An Iraqi in Paris is not only an autobiographical novel, but also a book of tales. The form of the book reminds us of the traditional Arab style of storytelling: no central plot, no psychoanalytical conflicts or approaches to the characters. The narrator, Samuel himself, does not stop in his telling of one tale after another, like Sheherazade in the Thousand and One Nights. What is important here is the adventure of the journey alone. We never see the hero of An Iraqi in Paris sitting in a corner contemplating the events of his life. He is always in a hurry, as if the whole world is waiting for him, moving from this café to that bar and from that bar to another café, hoping to find a friend who will invite him for a drink or perhaps to find a shelter with him even for one night. Samuel spent ten or more years on the streets of Paris and learned how to survive.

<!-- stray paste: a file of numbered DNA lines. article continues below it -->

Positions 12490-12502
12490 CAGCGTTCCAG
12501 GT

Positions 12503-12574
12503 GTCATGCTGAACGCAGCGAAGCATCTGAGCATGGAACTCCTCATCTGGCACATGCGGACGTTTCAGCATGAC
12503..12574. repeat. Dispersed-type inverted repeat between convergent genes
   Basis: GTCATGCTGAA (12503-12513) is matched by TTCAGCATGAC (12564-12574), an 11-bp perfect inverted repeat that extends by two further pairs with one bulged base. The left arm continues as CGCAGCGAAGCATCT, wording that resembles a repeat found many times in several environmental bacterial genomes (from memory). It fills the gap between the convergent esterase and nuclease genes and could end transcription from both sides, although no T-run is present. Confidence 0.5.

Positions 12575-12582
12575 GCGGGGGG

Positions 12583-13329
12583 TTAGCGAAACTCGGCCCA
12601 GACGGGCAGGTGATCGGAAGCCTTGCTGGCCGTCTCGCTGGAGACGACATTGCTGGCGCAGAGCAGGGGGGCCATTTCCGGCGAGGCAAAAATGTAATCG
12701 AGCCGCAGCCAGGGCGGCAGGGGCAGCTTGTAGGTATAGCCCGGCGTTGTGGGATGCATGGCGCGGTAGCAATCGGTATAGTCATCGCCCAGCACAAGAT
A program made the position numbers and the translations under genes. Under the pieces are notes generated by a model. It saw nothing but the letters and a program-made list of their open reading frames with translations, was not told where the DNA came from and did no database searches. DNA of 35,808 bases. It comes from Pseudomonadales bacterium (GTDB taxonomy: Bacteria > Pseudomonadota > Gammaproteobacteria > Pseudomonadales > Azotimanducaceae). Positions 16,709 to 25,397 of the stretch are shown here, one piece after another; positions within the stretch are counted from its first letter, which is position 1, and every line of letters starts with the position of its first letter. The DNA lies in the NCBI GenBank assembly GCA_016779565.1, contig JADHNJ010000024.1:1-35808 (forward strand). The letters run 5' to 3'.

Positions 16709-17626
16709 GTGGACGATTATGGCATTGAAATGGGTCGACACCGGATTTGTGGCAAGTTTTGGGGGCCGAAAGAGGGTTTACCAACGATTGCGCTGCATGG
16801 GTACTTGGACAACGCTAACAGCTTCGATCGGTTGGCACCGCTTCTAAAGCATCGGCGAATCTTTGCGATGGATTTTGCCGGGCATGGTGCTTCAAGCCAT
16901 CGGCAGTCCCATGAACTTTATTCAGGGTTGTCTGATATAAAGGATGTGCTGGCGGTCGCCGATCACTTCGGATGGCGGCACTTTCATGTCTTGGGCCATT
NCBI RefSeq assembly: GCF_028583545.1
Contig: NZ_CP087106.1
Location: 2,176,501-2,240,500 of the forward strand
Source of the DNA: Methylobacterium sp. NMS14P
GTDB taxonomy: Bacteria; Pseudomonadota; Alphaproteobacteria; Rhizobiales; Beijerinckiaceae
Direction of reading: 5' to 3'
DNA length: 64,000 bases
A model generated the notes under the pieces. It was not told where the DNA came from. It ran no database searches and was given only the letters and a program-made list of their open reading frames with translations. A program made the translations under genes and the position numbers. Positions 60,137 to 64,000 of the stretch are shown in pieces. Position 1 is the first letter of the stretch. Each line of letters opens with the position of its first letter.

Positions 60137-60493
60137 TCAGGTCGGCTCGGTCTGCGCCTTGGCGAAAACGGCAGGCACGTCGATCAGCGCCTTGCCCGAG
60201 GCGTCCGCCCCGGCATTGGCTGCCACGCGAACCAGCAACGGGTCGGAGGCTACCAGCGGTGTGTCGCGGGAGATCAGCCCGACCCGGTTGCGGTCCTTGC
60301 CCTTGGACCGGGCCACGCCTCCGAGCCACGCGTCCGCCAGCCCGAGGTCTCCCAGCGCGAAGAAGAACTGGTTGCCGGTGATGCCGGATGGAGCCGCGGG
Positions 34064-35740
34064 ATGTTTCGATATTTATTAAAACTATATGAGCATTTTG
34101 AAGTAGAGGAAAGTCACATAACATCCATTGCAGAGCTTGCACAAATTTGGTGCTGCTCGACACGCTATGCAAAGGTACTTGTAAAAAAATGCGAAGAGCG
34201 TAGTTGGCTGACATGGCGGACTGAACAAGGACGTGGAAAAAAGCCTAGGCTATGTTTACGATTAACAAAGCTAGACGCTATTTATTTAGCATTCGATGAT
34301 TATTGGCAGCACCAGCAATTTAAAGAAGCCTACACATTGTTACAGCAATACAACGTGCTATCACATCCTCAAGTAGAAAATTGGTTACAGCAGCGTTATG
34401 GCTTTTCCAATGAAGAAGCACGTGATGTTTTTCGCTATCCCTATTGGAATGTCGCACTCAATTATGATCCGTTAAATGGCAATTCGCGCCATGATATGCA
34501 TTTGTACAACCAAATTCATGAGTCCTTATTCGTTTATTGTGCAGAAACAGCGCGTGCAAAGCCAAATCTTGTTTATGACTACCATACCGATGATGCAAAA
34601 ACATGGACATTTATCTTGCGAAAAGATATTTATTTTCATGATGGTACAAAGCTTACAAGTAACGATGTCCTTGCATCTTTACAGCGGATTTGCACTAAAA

He finds himself among vagabonds, but he never loses his aristocratic inclination for luxury. He knows the best sorts of French wine and smokes only a certain brand of expensive cigarettes. His friends are not only the Iraqi and Arab writers in Paris, but also the barkeepers, the Moroccan and Algerian prostitutes and the Turkish restaurant workers. To secure his daily bread, his wine and cigarettes, he has to share with them their lives, their romances and often their madness.

Samuel Shimon derives his knowledge not from the books, but from life, a life which Kiryakos showed him to be a thrilling film, full of love and humour, kindness and humanity, dreams and illusions, a film now written as an autobiographical novel which we will read with delight and admiration.

From Banipal 22 - Spring 2005